agitated patient? Vitamin A (ativan), Vitamin H (haldol), or both?

20 Jan

common practice for agitated patients, but is there evidence for one or the other?

2012 Cochrane Review highlights:

  • Three trials (n = 205) compared haloperidol with lorazepam.
  • no significant differences between the groups with regard to the number of participants asleep at one hour
  • by three hours, significantly more people were asleep in the lorazepam group vs. haloperidol group
  • no differences in numbers requiring more than one injection 

 

1997 Annals study:

  • 98 psychotic, agitated, and aggressive patients (73 men and 25 women)
  • IM lorazepam (2 mg), haloperidol (5 mg), or both
  • evaluated hourly after the first injection until at least 12 hours after the last.
  • Efficacy was assessed on many different assessment scales
  • tranquilization was most rapid in patients receiving the combination treatment.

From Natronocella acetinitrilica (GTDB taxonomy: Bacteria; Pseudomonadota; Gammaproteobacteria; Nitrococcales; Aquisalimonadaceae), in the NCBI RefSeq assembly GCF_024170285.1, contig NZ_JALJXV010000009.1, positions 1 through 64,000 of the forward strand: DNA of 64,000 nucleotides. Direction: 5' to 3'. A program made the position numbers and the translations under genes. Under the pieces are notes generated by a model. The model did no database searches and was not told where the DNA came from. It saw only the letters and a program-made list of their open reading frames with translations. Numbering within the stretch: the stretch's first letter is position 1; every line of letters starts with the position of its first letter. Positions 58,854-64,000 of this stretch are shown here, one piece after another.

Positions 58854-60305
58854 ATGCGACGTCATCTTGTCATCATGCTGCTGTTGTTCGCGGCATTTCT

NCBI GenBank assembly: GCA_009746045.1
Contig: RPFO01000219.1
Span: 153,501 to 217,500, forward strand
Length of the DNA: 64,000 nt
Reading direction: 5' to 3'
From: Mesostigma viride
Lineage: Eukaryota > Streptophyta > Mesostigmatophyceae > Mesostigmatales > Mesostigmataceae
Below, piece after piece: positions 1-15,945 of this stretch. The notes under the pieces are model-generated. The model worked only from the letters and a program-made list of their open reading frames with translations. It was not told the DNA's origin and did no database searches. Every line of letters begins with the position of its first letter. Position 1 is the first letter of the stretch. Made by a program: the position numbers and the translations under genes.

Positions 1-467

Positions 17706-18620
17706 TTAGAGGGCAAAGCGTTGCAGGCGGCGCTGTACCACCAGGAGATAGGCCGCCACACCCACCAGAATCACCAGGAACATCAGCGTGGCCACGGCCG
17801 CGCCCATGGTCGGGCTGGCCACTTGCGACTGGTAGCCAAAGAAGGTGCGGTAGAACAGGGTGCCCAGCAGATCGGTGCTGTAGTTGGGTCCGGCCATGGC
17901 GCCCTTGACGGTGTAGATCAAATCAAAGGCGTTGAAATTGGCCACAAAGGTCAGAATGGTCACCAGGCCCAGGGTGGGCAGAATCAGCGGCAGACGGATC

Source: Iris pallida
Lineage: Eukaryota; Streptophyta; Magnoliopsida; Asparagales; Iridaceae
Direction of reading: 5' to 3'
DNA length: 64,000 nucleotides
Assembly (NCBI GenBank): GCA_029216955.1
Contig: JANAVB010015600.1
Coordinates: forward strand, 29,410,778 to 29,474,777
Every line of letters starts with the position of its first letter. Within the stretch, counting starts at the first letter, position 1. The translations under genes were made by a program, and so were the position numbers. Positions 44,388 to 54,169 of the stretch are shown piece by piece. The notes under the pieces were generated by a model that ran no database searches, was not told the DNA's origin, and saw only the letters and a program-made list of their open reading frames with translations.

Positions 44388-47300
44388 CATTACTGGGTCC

• Side effects did not differ significantly between treatment groups

 

Most common risk/benefit considerations:

Haldol (haloperidol) 

  • prolongs QT (like every other drug)
  • dystonic reactions

Ativan (lorazepam)

  • risks respiratory depression

 

BOTTOM LINE:

both Haldol (haloperidol) and Ativan (lorazepam) are decent options for agitation->sedation

both seem to work alone, work a bit better together

consider the risk benefits, but there’s a reason we’ve used these for a while.

 

References: cochrane review; article; picture

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